*After the 2nd battle of Narvik, the crews of the British D/S Blythmoor, sunk Narvik Apr. 10, D/S Mersington Court, sunk Narvik Apr. 15, D/S Romanby, sunk Narvik Apr. 22/23-1940, and D/S Riverton, sunk Narvik Apr. 24, as well as survivors from the destroyers Hunter and Hardy (sunk, 1st battle of Narvik) had been taken through deep snow across to Sweden, where they were subsequently placed at the camp Hälsingmo north of Stockholm. George Binney used several of these men for Operation Rubble, because a great deal of the Norwegians on board, especially officers, were reluctant to take the risks involved, feeling the attempt was bound to fail. Among Ranja's crew of 26, 15 of whom were British, were also 3 able seamen from HMS Hunter.

Related external links:
Weserübung - The German Invasion of Norway. See also Battles of Narvik.

 Misc. Convoy Voyages – 1941-1942: 
For information on voyages made in between those mentioned here, please see the documents received from the National Archives of Norway and A. Hague's Voyage Record above. Follow the convoy links provided for further details; the Commodore's notes are also available for some of them and several Norwegian ships took part.

Together with Ingertre and Jenny (see also Soløy), Ranja was scheduled for Convoy OB 300, originating in Liverpool on March 20-1941, but she returned to port and later joined the next convoy, OB 301, which originated in Liverpool on March 23 and dispersed on the 27th. Brant County, Ferncourt, Kongsgaard, Taurus and Torborg are also listed - ref. link provided within the Voyage Record above. Ranja was bound for Curacao, where she arrived on Apr. 12, having started out from Clyde March 23. There's a note in connection with this convoy, saying that Ranja constantly left the convoy due to defective steering gear. With a cargo of diesel oil for Manchester, she returned to the U.K. in May in the Bermuda portion of Convoy HX 127, arriving her destination on June 6. She subsequently joined Convoy OB 335, leaving Liverpool on June 16, arriving Halifax on July 2 - Ranja, however, was bound for New York, where she arrived July 4, according to Page 1. Abraham Lincoln, Boreas, Charles Racine, Hada County, Leiv Eiriksson, Skaraas (collided - returned), Skiensfjord and Thorshavet are also named in this convoy (link in table above).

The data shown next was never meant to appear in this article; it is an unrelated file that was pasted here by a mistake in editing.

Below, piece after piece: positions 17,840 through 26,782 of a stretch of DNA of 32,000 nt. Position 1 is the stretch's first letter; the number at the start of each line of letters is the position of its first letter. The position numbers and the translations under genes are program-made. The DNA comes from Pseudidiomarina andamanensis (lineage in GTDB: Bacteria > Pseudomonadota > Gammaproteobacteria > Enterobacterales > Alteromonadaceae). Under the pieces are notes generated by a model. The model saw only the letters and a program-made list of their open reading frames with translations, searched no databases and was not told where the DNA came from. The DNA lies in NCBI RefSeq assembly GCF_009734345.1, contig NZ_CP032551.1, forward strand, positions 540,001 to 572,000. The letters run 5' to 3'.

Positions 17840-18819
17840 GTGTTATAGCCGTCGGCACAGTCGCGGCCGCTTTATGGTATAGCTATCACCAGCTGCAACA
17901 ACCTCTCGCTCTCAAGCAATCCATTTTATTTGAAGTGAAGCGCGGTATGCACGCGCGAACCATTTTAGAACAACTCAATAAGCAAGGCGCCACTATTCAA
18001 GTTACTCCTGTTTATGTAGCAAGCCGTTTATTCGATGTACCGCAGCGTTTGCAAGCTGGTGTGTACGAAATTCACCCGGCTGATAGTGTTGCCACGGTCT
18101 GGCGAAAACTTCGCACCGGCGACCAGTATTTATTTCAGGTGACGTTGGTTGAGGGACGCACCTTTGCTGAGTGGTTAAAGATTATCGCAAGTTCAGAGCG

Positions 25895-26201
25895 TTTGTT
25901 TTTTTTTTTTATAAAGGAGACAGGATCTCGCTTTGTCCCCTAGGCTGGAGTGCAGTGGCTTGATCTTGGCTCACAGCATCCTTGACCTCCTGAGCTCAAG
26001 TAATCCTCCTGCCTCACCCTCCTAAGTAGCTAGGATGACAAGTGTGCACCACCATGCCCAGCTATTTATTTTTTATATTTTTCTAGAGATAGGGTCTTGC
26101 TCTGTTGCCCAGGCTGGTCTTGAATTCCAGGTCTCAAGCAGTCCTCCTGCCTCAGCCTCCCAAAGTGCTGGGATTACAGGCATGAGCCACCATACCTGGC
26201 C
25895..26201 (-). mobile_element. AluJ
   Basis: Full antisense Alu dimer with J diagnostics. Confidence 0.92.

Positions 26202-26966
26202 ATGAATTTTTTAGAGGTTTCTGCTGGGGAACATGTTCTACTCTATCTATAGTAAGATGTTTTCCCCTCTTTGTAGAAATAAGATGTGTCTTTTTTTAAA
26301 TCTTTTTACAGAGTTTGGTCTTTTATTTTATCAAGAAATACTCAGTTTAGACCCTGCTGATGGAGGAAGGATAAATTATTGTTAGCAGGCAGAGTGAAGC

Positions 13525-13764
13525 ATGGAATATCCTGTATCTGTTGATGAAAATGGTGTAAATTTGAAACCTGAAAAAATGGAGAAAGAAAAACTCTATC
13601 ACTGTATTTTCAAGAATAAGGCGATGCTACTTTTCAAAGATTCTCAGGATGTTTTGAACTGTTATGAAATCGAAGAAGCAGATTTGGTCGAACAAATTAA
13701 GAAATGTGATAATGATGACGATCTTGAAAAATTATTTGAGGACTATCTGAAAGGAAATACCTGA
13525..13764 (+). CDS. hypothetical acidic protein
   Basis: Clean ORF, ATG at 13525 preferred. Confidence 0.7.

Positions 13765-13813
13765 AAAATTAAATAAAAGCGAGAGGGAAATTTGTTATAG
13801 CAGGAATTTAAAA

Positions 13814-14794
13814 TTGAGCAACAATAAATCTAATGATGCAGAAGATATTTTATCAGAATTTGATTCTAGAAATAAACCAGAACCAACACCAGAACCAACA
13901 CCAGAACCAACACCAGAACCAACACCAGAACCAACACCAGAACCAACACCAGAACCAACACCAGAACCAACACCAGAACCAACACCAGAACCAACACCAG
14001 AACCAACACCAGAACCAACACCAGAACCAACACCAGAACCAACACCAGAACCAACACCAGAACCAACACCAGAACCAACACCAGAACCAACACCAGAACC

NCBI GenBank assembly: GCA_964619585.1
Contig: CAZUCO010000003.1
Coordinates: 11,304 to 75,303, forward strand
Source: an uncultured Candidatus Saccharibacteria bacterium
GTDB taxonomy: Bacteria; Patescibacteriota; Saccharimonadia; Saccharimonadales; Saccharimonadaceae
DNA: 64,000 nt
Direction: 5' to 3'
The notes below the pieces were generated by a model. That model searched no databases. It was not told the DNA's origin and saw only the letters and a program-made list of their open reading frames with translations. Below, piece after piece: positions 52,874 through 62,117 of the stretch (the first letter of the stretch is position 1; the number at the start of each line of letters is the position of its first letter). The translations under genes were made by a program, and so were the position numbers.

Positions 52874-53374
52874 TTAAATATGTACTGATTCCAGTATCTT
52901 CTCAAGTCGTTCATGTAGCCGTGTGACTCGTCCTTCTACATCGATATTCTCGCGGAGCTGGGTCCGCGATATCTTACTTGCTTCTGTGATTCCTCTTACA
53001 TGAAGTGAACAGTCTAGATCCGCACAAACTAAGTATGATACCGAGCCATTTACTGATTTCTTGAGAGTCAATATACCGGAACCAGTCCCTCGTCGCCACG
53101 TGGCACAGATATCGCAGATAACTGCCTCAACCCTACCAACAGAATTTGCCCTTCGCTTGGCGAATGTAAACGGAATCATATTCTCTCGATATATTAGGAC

Arnold Hague has also included Ranja in Convoy HX 144, which left Halifax on Aug. 10-1941 and arrived Liverpool on the 30th. Ranja stopped by Belfast Lough on Aug. 29 before proceeding to Swansea, where she arrived on Aug. 31. The following month we find her in the westbound North Atlantic Convoy ON 15. She arrived New York on Sept. 25, the convoy having been dispersed on the 16th. On Oct. 10, she headed back to the U.K. with Convoy HX 154 from Halifax, together with the Norwegian Tai Shan, Hilda Knudsen, Kaia Knudsen, Samuel Bakke, Emma Bakke, Polarsol, Skiensfjord, N. T. Nielsen-Alonso, Toronto, Noreg and Svenør. Some of these ships, including Ranja, subsequently returned with Convoy ON 34, which left Liverpool on Nov. 7 (Acanthus is named among the escorts). Ranja's destination is given as Providence, where she arrived on Nov. 21, proceeding to New York City that same day (Page 1). According to the Commodore's notes, she was one of several ships that had lost touch after the convoy had been forced to heave to in a gale on Nov. 9 - follow the link for details. Her last Trans-Atlantic voyage that year was made in Convoy HX 163, departing Halifax on Dec. 3.

In Jan.-1942 she's listed as bound for Curacao in Convoy ON 57*, which started out in Liverpool on Jan. 13 and dispersed on Febr. 7. See also Ingrid and Astrell, as well as Page 2 of the archive documents, where we learn that Ranja arrived Galveston on Febr. 12, having sailed from Loch Ewe on Jan. 18 (Curacao is not mentioned). This convoy will be added to an individual page in my Convoys section; in the meantime, the ships sailing in it (and escorts) are named in the section listing ships in all ON convoys. Other Norwegian ships, in addition to Ingrid and Astrell and the escorting Eglantine, were Boreas, Inger Elisabeth (returned), Ingerfem and Romulus.